Haskell mini-idiom: constraining coerce

I really like using coerce. It allows you to skip tedious manual wrapping and unwrapping of newtypes. The instance for functions is especially useful, avoiding you the drudgery of going through all the positional parameters before reaching the result that you want to change.

Yet sometimes coerce is a bit too powerful. When using it with complex types, I start to second-guess myself, hoping that I’m not mistakenly plugging some value which happens to fit because some newtype I hadn’t considered is unexpectedly unwrapped.

For example, recently I had the need to work with deeply nested compositions of functors. Something like:

import Data.Functor.Compose
type Phases = IO `Compose` IO `Compose` IO `Compose` IO

defining values of this type is very tedious because of the Compose spam:

value :: Phases Int
value = Compose (pure (Compose (pure (Compose (pure (pure 5))))))
-- in the real case, each applicative layer performs actual effects

It’s simpler to define a newtype-less value, and then coerce it:

bareValue :: IO (IO (IO (IO Int)))
bareValue = pure $ pure $ pure $ pure 5
-- in the real case, each applicative layer performs actual effects

value2 :: Phases Int 
value2 = coerce bareValue

Alas, suppose we had some other value like this lying around:

-- We don't want this newtype to be coerced, but we might do it by accident.
newtype DoNotUnwrap = DoNotUnwrap Int

dangerousBareValue :: IO (IO (IO (IO DoNotUnwrap)))
dangerousBareValue = pure $ pure $ pure $ pure (DoNotUnwrap 5)

coerce works fine with it:

-- bad!
value3 :: Phases Int 
value3 = coerce dangerousBareValue

What we need is a restricted form of coerce which only removes the Compose newtypes, and nothing more. To express "only removes the Compose" we can use a type family:

type family Bare x where
  Bare (Compose outer inner x) = Bare (outer (Bare (inner x)))
  Bare other = other

With Bare, we can define a restricted coerce and use it like this:

fromBare :: Coercible x (Bare x) => Bare x -> x
fromBare = coerce

value4 :: Phases Int
value4 = fromBare bareValue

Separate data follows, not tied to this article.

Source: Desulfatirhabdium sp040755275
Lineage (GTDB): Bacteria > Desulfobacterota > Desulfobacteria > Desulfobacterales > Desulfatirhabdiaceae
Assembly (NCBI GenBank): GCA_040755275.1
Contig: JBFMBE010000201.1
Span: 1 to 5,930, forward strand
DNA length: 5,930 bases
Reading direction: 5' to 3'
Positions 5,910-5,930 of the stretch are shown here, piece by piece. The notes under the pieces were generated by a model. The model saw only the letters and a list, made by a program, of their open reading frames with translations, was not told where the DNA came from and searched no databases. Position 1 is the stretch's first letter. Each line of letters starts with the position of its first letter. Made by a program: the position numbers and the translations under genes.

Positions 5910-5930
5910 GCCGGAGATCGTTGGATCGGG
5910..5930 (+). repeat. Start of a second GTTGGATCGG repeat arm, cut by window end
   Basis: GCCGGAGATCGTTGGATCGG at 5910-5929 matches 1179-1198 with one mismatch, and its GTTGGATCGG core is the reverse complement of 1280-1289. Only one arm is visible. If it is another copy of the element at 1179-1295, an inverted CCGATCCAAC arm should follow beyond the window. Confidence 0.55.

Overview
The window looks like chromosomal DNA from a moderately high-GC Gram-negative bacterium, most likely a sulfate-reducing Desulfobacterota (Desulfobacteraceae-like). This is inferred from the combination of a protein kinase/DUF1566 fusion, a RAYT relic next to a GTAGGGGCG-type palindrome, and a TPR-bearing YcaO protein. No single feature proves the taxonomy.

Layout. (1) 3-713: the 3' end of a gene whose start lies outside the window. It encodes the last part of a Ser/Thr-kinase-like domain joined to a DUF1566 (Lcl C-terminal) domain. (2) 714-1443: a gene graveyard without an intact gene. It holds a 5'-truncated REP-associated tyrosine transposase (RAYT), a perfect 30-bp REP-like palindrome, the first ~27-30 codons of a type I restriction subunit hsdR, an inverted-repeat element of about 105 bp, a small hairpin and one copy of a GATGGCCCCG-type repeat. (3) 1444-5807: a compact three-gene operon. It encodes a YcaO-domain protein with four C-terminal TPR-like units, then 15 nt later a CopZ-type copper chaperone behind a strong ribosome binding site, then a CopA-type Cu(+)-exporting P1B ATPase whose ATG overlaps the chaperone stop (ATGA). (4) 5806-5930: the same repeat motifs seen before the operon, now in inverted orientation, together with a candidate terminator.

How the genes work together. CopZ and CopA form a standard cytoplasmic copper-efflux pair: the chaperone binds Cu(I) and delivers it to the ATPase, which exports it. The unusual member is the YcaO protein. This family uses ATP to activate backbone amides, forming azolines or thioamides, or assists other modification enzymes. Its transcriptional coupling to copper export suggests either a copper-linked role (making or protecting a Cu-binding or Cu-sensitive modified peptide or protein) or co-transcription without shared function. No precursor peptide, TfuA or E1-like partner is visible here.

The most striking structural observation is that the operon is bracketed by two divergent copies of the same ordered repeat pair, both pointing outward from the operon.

-- doesn't compile (good!)
-- value5 :: Phases Int
-- value5 = fromBare dangerousBareValue

Another example. The Servant library expects its handlers to work in ExceptT. But suppose that all your candidate handlers work by returning an Either :

type Handler = Int -> String -> ExceptT String IO Int

eitherHandler :: Int -> String -> IO (Either String Int)
eitherHandler = undefined

-- ugh! tedious to write
manuallyAdaptedHandler :: Handler
manuallyAdaptedHandler i s = ExceptT (eitherHandler i s)

As before, we can use coerce directly:

handler2 :: Handler
handler2 = coerce eitherHandler

but again we have problematic cases:

dangerousEitherHandler :: Int -> String -> IO (Either String DoNotUnwrap)
dangerousEitherHandler = undefined

-- bad!
handler3 :: Handler
handler3 = coerce dangerousEitherHandler

We can play the same type family trick:

type family BareH x where
  BareH (ExceptT e IO r) = IO (Either e r)
  BareH (input -> output) = input -> BareH output
  BareH other = TypeError (Text "unexpedted value at the tip: " 
                            :<>: ShowType other)

fromBareH :: Coercible x (BareH x) => BareH x -> x
fromBareH = coerce

handler4 :: Handler 
handler4 = fromBareH eitherHandler

-- doesn't compile (good!)
-- handler5 :: Handler 
-- handler5 = fromBareH dangerousEitherHandler

The full gist is here.

So, how do you restrain the unbridled power of coerce?

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I can’t say I ever had this problem, but could you not use type roles instead?

Yes, one solution would be to ensure that no types are unintentionally coercibe. But I still like the idea of constraining coerce itself, making it say “only these specific newtypes will change here”.

Any reason why

  BareH (input -> output) = input -> BareH output


  BareH (input -> output) = BareH input -> BareH output

besides that you didn’t need it in your code yet?

In that case I was only interested in changing the monadic action at the “tip” of the handler, so I didn’t touch the argument.

I’ll try it here:

There is one type annotation I can remove this way :smiley:

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-- We don't want this newtype to be coerced, but we might do it by accident.
newtype DoNotUnwrap = DoNotUnwrap Int

GHC does not support coercion through a newtype unless its data constructor is in scope. So to prevent “doing it by accident”, just don’t export the data constructor DoNotUnwrap.

That seems simple enough. But maybe I’m missing the point.

It would be odd to use DoNotUnwrap in public APIs…

Here is an example:

module NonEmpty (NE, singleton, (++), length) where
import qualified Data.List
import Data.Monoid
import Data.Coerce
newtype NE a = NE [a]
singleton :: a -> NE a
singleton = wombaz singleton
(++) :: NE a -> NE a -> NE a
(++) = wombaz (Data.List.++)
length :: NE a -> Int
length = wombaz Data.List.length